You have touched upon the major purposes. Sugar does contribute to flavor, mainly in the form of sweetness when the amount of sugar gets above about 5% (by weight of flour), and it promotes crust coloration and feeds the yeast. The yeast gets sugar from several sources. It gets a small amount of sugar in immediately usable form from the flour, but the bulk of it comes from rather complex sugar conversions and from enzymatic action on the starch in the flour. Of course, you can also add sugar. A long fermentation, especially one at room temperature, will usually use up more sugar than a short one, all other things being equal. A cold fermentation usually uses less sugar than a room temperature fermentation, all other things being equal. It's the residual sugar that remains in the dough at the time of baking that determines the color and other qualities of the crust. Sugar also helps the keeping qualities of a crust, but that is usually of little consequence since most pizza is consumed right out of the oven.

Peter

Offline pyegal

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Re: Dough Question....
« Reply #18 on: December 28, 2005, 11:22:28 AM »
Just to follow up:

Last night I used the rest of the French-style pizza dough posted earlier on this thread by JPY. I was somewhat concerned that the dough had spent too long in the refrigerator and was no good - but that was not the case. I made two pizza crusts with the dough, ending up with 3 12" crusts total for half the recipe. The crusts last night were even better than the one made a few days earlier. And, if I didn't know any better, I could have sworn someone sneaked in my kitchen and cranked up my oven! I had it set on 500 degrees per usual, but it seemed to be cooking somewhat hotter than that. I had a darker, more definite char on the bottom crust this time and even more browning on the parchment paper between pizza and quarry tiles than usual. The pizzas were done before the 8 minutes that it usually takes in my gas oven.

This crust recipe is really tasty and I like the crunch of the semolina flour. I will keep this recipe to make again.

Thanks to you and your dad, JPY!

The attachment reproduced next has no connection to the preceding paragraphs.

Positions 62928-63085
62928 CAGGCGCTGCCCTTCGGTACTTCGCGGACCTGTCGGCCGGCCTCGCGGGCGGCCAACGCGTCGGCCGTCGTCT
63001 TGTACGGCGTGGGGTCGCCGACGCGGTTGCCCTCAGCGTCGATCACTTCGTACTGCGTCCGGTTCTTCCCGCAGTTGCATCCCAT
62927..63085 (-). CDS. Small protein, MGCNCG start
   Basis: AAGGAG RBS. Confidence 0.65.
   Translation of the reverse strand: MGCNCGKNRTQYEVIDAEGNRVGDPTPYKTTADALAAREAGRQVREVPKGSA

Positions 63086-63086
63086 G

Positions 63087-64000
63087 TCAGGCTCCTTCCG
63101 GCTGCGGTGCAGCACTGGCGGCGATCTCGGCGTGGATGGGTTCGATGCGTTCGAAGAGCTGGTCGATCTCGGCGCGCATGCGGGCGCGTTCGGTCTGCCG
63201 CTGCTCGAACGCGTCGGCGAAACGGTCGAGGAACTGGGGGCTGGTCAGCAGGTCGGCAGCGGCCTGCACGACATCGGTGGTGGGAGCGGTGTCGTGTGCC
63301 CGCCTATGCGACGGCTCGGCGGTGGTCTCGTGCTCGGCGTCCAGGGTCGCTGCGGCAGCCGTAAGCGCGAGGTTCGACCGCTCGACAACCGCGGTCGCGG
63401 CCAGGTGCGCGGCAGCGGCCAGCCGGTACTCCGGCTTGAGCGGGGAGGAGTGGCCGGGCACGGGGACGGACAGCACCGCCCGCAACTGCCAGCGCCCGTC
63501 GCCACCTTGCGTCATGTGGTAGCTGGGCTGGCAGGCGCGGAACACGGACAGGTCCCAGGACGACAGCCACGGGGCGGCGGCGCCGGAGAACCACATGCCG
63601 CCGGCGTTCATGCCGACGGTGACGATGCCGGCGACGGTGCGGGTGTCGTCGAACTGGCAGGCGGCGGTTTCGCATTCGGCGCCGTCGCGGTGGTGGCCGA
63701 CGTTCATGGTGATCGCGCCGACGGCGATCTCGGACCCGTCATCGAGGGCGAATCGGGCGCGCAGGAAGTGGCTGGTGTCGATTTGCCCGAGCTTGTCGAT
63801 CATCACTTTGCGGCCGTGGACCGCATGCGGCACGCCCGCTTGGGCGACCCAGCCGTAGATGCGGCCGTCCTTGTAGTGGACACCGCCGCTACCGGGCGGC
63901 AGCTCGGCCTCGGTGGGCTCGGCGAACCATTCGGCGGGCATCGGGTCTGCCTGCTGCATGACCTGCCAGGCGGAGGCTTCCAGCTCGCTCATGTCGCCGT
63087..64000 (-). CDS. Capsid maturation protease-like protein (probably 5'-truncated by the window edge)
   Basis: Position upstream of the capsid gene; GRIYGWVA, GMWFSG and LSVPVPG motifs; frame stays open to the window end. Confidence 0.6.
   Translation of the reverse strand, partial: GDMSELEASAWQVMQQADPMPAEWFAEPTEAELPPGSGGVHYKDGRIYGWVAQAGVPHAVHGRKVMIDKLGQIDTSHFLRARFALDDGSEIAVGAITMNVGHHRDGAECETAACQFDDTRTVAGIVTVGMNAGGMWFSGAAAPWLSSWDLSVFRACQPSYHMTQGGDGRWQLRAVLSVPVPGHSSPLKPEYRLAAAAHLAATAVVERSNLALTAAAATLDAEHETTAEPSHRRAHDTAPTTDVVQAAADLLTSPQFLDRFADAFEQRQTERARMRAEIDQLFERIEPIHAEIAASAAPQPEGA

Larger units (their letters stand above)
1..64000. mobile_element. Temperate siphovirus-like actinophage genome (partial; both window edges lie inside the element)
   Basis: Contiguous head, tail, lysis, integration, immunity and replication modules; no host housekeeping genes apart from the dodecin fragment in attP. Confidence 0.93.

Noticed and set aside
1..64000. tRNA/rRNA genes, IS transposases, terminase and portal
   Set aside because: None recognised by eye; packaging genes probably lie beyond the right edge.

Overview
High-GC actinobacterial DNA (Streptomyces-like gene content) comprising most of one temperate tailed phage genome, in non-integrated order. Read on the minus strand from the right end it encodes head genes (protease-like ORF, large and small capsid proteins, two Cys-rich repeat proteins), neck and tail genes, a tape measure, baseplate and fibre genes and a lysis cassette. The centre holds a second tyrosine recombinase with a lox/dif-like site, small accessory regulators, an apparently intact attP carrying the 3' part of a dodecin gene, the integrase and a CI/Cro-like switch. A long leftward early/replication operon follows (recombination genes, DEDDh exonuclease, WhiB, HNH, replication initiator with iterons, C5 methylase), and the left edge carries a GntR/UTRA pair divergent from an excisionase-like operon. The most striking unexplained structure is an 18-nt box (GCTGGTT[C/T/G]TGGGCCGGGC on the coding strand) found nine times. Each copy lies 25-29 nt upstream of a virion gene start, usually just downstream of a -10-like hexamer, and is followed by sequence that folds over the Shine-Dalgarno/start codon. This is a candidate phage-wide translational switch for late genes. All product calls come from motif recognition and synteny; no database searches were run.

Teresa

Offline Caz at Margheritas

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Re: Dough Question....
« Reply #19 on: December 28, 2005, 12:01:56 PM »


sebdesn,

You have touched upon the major purposes. Sugar does contribute to flavor, mainly in the form of sweetness when the amount of sugar gets above about 5% (by weight of flour), and it promotes crust coloration and feeds the yeast. The yeast gets sugar from several sources. It gets a small amount of sugar in immediately usable form from the flour, but the bulk of it comes from rather complex sugar conversions and from enzymatic action on the starch in the flour. Of course, you can also add sugar. A long fermentation, especially one at room temperature, will usually use up more sugar than a short one, all other things being equal. A cold fermentation usually uses less sugar than a room temperature fermentation, all other things being equal. It's the residual sugar that remains in the dough at the time of baking that determines the color and other qualities of the crust. Sugar also helps the keeping qualities of a crust, but that is usually of little consequence since most pizza is consumed right out of the oven.

Peter

We do not add sugar to our dough for exactly these reasons. BUT we do use a woodfired oven, If you use a domestic oven you may want sugar to help caramalise the crust and give more colour, more quickly, during the lower temperature cooking. As I mentioned in the thread about our neapolitan dough recipe the natural sugars produced by yeast activity make the dough unsuitable for very high temperatures after 48 hours but it still makes a great crust or bread in a domestic oven after that time.

Caz

PS this is why you can not put sun dried tomatoes on a pizza before cooking, They have high natural sugar content and sugar burns quickly. Aways add sun dried after cooking unless you like that chewy brown intense flavour and texture.